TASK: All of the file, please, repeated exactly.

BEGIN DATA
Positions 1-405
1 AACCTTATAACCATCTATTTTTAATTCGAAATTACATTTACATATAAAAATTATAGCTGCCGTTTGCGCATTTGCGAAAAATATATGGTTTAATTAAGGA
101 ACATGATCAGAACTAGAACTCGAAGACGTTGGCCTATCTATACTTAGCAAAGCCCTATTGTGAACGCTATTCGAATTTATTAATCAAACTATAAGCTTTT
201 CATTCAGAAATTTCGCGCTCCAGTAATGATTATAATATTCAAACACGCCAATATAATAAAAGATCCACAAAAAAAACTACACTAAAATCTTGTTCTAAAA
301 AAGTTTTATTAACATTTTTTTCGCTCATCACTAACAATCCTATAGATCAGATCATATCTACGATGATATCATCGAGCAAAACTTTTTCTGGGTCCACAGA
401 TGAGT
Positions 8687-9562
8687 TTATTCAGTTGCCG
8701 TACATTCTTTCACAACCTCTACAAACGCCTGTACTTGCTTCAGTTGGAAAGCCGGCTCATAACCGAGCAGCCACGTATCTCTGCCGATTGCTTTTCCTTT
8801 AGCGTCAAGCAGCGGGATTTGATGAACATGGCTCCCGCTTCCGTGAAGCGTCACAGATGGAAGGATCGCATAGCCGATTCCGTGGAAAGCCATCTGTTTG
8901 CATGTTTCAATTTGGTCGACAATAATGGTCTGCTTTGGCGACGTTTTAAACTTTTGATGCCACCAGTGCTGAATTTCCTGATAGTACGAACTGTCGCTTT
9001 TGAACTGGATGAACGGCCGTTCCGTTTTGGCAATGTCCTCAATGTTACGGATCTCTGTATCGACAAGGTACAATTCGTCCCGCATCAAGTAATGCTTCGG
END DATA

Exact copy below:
Positions 1-405
1 AACCTTATAACCATCTATTTTTAATTCGAAATTACATTTACATATAAAAATTATAGCTGCCGTTTGCGCATTTGCGAAAAATATATGGTTTAATTAAGGA
101 ACATGATCAGAACTAGAACTCGAAGACGTTGGCCTATCTATACTTAGCAAAGCCCTATTGTGAACGCTATTCGAATTTATTAATCAAACTATAAGCTTTT
201 CATTCAGAAATTTCGCGCTCCAGTAATGATTATAATATTCAAACACGCCAATATAATAAAAGATCCACAAAAAAAACTACACTAAAATCTTGTTCTAAAA
301 AAGTTTTATTAACATTTTTTTCGCTCATCACTAACAATCCTATAGATCAGATCATATCTACGATGATATCATCGAGCAAAACTTTTTCTGGGTCCACAGA
401 TGAGT
Positions 8687-9562
8687 TTATTCAGTTGCCG
8701 TACATTCTTTCACAACCTCTACAAACGCCTGTACTTGCTTCAGTTGGAAAGCCGGCTCATAACCGAGCAGCCACGTATCTCTGCCGATTGCTTTTCCTTT
8801 AGCGTCAAGCAGCGGGATTTGATGAACATGGCTCCCGCTTCCGTGAAGCGTCACAGATGGAAGGATCGCATAGCCGATTCCGTGGAAAGCCATCTGTTTG
8901 CATGTTTCAATTTGGTCGACAATAATGGTCTGCTTTGGCGACGTTTTAAACTTTTGATGCCACCAGTGCTGAATTTCCTGATAGTACGAACTGTCGCTTT
9001 TGAACTGGATGAACGGCCGTTCCGTTTTGGCAATGTCCTCAATGTTACGGATCTCTGTATCGACAAGGTACAATTCGTCCCGCATCAAGTAATGCTTCGG